Rein of fire: Horses leap through flames as part of Las Luminarias festival celebrated in Spain

Each year, the festival is held on 16 January in which around 100 locals ride their horses through bonfires to honour San Antonio Abad (Saint Anthony), the patron saint of animals

FP Staff January 18, 2022 14:34:16 IST
Spain is known for its wild festivals but Las Luminarias, a flame-fuelled celebration, might just take the cake. The festival takes place every 16 January in San Bartolome de Pinares, a village perched high in the hills about 100 kilometres west of Madrid. The celebration sees dozens of locals ride horses through bonfires to honour San Antonio Abad (Saint Anthony), the patron saint of animals. AFP
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Spain is known for its wild festivals but Las Luminarias, a flame-fuelled celebration, might just take the cake. The festival takes place every 16 January in San Bartolome de Pinares, a village perched high in the hills about 100 kilometres west of Madrid. The celebration sees dozens of locals ride horses through bonfires to honour San Antonio Abad (Saint Anthony), the patron saint of animals. AFP
The tradition, reported to be more than 500 years old, is supposed to purify and protect the animal for the year ahead. The celebrations see revellers riding their horses through the narrow cobble-stoned streets and through the raging fires. After an hour of horses jumping over flames, revellers then take to dancing and drinking. AP
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The tradition, reported to be more than 500 years old, is supposed to purify and protect the animal for the year ahead. The celebrations see revellers riding their horses through the narrow cobble-stoned streets and through the raging fires. After an hour of horses jumping over flames, revellers then take to dancing and drinking. AP
According to locals, the riding of horses through the fire dates back to the 18th century when an epidemic devastated the horse population. "Before when animal died because of infection, they had to be burned," said Leticia Martin, a 29-year-old physiotherapist riding a horse called Fiel. "So when the epidemic disappeared, people began to believe that the smoke protected the animals." AFP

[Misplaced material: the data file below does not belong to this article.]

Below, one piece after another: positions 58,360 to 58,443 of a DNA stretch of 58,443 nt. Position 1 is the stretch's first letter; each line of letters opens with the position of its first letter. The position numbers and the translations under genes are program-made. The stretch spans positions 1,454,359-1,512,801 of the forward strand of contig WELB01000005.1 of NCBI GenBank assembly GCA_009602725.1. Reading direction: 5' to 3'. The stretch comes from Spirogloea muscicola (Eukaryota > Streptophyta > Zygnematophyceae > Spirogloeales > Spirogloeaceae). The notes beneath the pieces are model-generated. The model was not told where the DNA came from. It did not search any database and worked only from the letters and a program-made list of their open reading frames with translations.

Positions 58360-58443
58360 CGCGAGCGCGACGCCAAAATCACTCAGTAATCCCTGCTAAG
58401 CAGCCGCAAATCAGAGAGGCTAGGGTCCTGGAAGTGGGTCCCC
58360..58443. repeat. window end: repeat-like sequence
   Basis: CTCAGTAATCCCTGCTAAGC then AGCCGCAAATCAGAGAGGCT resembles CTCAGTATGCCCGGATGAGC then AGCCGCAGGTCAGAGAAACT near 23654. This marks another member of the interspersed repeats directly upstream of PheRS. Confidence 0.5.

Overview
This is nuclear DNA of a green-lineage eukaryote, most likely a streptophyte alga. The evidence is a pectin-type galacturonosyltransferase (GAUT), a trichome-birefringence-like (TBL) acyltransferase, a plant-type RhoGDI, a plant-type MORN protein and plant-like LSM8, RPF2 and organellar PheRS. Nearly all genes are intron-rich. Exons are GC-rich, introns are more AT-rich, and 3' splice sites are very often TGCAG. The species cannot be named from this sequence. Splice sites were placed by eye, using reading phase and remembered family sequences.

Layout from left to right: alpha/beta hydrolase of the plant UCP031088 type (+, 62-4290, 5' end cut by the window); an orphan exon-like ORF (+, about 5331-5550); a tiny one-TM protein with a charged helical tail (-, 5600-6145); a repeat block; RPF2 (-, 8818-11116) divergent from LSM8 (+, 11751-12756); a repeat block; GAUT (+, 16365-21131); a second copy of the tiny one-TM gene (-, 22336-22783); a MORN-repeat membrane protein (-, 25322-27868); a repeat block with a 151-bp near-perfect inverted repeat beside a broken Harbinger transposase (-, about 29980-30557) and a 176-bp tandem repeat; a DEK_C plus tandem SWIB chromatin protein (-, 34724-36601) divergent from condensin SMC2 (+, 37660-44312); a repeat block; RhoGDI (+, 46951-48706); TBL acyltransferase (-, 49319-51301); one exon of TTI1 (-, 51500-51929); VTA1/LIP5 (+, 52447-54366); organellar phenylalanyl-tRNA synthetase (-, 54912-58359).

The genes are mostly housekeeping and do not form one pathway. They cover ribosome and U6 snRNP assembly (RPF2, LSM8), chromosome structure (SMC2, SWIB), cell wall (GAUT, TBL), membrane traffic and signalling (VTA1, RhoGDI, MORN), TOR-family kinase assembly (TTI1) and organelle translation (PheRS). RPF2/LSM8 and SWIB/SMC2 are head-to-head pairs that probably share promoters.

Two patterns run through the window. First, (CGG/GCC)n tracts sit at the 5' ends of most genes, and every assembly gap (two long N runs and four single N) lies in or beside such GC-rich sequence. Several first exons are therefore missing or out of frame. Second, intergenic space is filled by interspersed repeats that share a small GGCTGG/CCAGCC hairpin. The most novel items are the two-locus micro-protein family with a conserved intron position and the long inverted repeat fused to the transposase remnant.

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According to locals, the riding of horses through the fire dates back to the 18th century when an epidemic devastated the horse population. "Before when animal died because of infection, they had to be burned," said Leticia Martin, a 29-year-old physiotherapist riding a horse called Fiel. "So when the epidemic disappeared, people began to believe that the smoke protected the animals." AFP
Many locals believe that the tradition doesn't harm the horse nor the rider. "You don't even notice it," says one of the locals, who compares it to brushing a finger quickly through the flame of a cigarette lighter. AFP
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Many locals believe that the tradition doesn't harm the horse nor the rider. "You don't even notice it," says one of the locals, who compares it to brushing a finger quickly through the flame of a cigarette lighter. AFP
Animal rights groups have long been critical of the event. Spanish political party the Animalist Party Against the Mistreatment of Animals described the festival on its website as an example of 'clear animal abuse'. However, the town's mayor Maria Jesus Martin Gomez has been quoted as saying: "The only thing I have to say is that the animals don't suffer anything at all." AFP
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Animal rights groups have long been critical of the event. Spanish political party the Animalist Party Against the Mistreatment of Animals described the festival on its website as an example of 'clear animal abuse'. However, the town's mayor Maria Jesus Martin Gomez has been quoted as saying: "The only thing I have to say is that the animals don't suffer anything at all." AFP
The festival returned this year after a break owing to the COVID-19 pandemic. About 100 horses and their owners took part in the festivities. AFP
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The festival returned this year after a break owing to the COVID-19 pandemic. About 100 horses and their owners took part in the festivities. AFP